Colonel Henry Marten was one of the noble assertors of English liberty who dared to oppose a weak, but cruel and capricious tyrant. If ever a monarch was a tyrant and despot, it was the first Charles. No American citizen who thinks that Patrick Henry, Samuel Adams, John Hancock, Thomas Jefferson, John Adams, and George Washington were praiseworthy for the resistance which they offered to the aggressions of George III., can for one moment fail to reverence Eliot, Hampden, Marten, Whalley, Ludlow, Pym, and Cromwell for their noble opposition to Charles and his tormentor general, that incarnation of sanctimonious cruelty, Archbishop Laud. It is one of the signs that a "good time is coming" that public opinion in England, as well as in America, is fast setting in favor of Cromwell and his noble coadjutors. They opposed measures rather than men; and what proves that they were right in expelling the Stuarts from power is the fact that when, by infatuation, "the fated race" was restored, and again played over former pranks, the people had to oust the family in 1688, and thus by another national verdict confirm the wisdom and patriotism of the men who had formerly dared to teach a tyrant the rights of freemen. Marten was a noble spirit, but his morals were not as correct as those of his political associates.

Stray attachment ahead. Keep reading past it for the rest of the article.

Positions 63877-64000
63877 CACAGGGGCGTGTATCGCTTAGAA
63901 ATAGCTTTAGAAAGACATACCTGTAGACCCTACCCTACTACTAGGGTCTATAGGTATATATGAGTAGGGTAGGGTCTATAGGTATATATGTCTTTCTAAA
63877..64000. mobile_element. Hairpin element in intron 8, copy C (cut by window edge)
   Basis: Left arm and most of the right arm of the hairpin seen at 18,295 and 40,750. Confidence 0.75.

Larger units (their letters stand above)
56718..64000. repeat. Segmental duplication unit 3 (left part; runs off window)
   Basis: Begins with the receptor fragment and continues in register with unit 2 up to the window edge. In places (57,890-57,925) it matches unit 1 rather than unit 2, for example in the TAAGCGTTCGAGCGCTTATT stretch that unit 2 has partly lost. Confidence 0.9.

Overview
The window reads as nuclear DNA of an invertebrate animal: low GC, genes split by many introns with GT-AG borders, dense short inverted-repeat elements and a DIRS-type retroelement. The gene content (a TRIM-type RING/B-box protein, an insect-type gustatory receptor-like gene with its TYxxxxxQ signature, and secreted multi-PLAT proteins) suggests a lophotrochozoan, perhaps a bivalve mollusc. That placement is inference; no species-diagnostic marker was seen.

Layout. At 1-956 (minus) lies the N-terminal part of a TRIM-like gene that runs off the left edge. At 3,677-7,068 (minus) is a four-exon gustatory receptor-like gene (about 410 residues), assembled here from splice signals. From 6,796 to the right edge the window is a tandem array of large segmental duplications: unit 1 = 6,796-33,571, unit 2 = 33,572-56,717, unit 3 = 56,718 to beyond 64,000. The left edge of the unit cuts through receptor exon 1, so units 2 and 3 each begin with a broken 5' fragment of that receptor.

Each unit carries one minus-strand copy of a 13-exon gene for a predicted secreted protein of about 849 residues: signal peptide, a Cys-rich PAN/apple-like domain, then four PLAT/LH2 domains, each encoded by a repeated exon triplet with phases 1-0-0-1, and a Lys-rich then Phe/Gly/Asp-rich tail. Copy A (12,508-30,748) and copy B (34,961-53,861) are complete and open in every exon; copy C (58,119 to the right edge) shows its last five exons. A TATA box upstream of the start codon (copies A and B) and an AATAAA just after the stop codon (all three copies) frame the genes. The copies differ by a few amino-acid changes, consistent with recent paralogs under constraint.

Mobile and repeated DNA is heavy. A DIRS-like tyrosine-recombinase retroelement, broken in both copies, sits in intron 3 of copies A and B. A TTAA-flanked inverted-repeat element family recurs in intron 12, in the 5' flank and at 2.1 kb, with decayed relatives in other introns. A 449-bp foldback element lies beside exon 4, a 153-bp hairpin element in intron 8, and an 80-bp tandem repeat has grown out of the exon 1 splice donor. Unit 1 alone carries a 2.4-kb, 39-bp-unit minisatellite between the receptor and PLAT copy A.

The game now played by the advocates of high church and state notions in England and America is to represent the republican party as illiterate and narrow minded. A viler falsehood was never sworn to at the Old Bailey. The leading men of the party who opposed the royal tyrant were scholars, and ripe ones. If any man doubts it, let him read their speeches, peruse their lives, and study their writings. Prynne did not lose his acquirements nor his brains when Charles and Laud cropped his ears, and, loving the sport, came back for a second harvest, and "grubbed out the stumps" remaining from the first operation. Read his folios, quartoes, and octavoes, and from one of these men estimate the others. If you want to know the real character of Cromwell and his party, as to their knowledge and love of good letters, look at the patronage which the government gave to learning. Owen was chancellor of Oxford, Milton and Thurlow were secretaries, and their friends were called into public life. Were these men barbarians and enemies to learning? The men who were educated at Oxford and Cambridge at this period were the ornaments of learning and religion for the next forty years. The day has gone by forever when Cromwell's name can be used as synonymous with fraud, ignorance, and hypocrisy. Kings and prelates may hate him, but a liberty-loving world will enshrine his character in the sanctuary of grateful hearts and faithful memories.

After crossing the Severn at the old Passage, or Aust, where it is two miles wide, we took carriage to Bristol. This parish of Aust gave a church living to the immortal Wickliffe, who received the appointment from Edward III.

The drive to the city was a rich enjoyment. Every acre is in the highest cultivation, and the charming villas of the merchant princes of Bristol make the eleven miles an entire garden scene.